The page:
Up to 270,000 civil servants have begun a 48-hour strike against cuts to redundancy terms.
The Public and Commercial Services Union (PCS) organised the walkout in response to changes to the civil service compensation scheme, which it says will lead to staff losing a third of their entitlements.
Courts, jobcentres, driving tests, tax offices, border controls and passports, together with civilian staff working for the Metropolitan police and parliamentary security staff, are among the services affected.
"The government is tearing up the contracts of low paid civil and public servants whilst it claims it can do nothing about bankers' bonuses because of contractual obligations," PCS general secretary Mark Serwotka said.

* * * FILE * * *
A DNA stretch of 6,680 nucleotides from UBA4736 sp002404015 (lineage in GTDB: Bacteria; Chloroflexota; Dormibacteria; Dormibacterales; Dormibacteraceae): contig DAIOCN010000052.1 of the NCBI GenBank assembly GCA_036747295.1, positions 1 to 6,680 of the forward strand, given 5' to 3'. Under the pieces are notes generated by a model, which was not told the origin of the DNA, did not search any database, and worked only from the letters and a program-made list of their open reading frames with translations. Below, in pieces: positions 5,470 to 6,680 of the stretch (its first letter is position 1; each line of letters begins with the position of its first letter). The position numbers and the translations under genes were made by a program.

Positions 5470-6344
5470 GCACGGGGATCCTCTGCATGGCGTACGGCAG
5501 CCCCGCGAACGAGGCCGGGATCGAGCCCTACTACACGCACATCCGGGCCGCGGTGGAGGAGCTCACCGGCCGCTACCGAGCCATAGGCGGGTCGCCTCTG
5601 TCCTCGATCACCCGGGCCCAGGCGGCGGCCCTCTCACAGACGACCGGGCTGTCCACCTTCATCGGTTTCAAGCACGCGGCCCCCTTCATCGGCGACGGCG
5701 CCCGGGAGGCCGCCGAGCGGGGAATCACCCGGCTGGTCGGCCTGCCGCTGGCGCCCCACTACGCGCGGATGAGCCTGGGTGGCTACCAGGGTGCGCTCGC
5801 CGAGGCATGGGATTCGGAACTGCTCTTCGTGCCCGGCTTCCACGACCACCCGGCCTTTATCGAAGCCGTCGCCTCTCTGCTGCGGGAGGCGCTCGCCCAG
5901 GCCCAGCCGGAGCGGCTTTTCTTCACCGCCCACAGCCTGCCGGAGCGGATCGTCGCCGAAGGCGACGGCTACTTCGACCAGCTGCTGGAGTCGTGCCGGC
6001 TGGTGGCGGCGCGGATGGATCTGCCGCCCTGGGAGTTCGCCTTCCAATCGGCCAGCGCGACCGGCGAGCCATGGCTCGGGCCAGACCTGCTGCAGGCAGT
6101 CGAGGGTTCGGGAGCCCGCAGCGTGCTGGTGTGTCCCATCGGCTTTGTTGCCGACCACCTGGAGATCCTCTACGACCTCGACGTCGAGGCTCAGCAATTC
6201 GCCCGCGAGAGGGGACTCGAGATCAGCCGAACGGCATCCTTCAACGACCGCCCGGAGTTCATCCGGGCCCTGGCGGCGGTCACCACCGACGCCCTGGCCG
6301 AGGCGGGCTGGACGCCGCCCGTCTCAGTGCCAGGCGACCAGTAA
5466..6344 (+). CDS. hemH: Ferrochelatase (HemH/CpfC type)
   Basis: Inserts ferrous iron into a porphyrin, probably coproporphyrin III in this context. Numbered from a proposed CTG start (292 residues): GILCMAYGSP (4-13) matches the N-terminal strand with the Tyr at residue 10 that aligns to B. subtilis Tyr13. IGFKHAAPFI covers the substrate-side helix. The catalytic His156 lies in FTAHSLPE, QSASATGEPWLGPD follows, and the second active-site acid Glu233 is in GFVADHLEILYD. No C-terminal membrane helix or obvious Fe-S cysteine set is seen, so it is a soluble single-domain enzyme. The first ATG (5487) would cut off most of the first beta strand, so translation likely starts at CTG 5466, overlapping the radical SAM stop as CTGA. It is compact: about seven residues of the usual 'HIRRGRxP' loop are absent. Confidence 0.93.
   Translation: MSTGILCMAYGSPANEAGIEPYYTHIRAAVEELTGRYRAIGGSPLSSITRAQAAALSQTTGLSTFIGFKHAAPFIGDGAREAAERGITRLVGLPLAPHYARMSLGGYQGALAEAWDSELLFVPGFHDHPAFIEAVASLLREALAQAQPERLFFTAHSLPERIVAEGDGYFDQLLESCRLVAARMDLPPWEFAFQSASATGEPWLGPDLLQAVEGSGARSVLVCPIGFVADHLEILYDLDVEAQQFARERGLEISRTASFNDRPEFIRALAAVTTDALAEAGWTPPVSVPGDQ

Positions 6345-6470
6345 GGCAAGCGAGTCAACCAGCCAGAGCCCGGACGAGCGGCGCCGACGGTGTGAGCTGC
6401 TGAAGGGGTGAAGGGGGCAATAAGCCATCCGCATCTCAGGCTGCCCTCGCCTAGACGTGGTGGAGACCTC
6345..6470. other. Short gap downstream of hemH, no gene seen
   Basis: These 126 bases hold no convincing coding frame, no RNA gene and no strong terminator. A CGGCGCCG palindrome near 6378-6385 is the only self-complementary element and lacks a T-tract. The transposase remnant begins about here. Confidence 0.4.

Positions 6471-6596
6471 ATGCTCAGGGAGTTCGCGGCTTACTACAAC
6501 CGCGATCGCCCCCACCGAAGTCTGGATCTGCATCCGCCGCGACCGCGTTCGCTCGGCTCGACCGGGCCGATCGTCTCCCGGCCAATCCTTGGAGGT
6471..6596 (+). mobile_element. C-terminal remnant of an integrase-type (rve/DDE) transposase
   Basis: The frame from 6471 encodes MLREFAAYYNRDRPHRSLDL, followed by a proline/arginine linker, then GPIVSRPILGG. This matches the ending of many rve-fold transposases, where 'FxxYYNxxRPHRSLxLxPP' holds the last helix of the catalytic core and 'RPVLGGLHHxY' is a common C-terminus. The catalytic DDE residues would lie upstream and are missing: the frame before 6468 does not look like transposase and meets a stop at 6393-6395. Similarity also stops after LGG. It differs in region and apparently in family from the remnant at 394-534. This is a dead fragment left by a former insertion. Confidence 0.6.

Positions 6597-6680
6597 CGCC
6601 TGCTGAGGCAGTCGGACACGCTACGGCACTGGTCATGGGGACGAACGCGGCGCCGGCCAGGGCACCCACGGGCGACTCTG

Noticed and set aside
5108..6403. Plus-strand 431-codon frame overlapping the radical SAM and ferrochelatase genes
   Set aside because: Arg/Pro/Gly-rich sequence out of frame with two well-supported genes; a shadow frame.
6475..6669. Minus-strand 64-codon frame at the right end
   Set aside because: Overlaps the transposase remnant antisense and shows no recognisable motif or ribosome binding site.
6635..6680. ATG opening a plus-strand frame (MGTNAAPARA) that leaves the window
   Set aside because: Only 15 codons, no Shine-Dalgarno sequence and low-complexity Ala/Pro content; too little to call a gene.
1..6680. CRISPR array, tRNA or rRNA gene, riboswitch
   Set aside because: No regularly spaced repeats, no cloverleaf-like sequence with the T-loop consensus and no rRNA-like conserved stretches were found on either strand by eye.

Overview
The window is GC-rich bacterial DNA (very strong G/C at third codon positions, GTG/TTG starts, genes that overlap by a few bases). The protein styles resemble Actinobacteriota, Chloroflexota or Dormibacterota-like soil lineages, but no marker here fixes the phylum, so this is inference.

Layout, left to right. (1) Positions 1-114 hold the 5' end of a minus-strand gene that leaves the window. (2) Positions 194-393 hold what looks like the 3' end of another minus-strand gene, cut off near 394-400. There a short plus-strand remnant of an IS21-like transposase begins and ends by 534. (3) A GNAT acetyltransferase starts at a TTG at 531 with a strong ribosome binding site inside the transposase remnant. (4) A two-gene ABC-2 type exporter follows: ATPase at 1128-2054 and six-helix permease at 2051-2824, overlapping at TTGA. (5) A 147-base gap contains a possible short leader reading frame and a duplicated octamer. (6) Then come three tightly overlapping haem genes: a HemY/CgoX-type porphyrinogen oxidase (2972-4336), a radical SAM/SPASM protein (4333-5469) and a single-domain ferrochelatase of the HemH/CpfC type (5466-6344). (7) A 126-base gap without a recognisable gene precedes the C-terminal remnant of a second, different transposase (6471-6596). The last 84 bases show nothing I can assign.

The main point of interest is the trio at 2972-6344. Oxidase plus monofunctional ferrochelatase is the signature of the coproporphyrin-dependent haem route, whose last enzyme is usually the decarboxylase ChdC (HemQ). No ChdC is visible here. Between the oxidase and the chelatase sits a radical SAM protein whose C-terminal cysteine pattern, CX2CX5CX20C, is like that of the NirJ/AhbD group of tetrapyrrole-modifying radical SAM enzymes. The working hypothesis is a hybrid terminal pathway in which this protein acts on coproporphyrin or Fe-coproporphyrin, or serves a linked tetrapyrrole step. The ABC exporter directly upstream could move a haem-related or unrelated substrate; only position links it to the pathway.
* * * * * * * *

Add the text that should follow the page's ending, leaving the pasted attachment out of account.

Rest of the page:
"The government need to recognise that slashing entitlements and cutting jobs on the cheap will damage public services and reach an agreement that protects existing members' entitlements."
Cabinet Office minister Tessa Jowell said the government was confident the public would be able to access public services despite the strike. She said less than a fifth of PCS members had backed industrial action - no more than ten per cent of all civil servants.
"The changes to the civil service compensation scheme were agreed with five of the six civil service unions after 18 months of negotiation and consultation," she said.
"These unions all agree with us that the resulting deal is fair for staff and taxpayers."
Ministers argue the package brings the civil service more into line with the rest of the public sector.
But the PCS strike continues nonetheless. Picket lines across London will be toured by a 'battle bus' as government departments in Whitehall, parliament and the Royal Courts of Justice are visited tomorrow. A march is also taking place in central London on Tuesday lunchtime.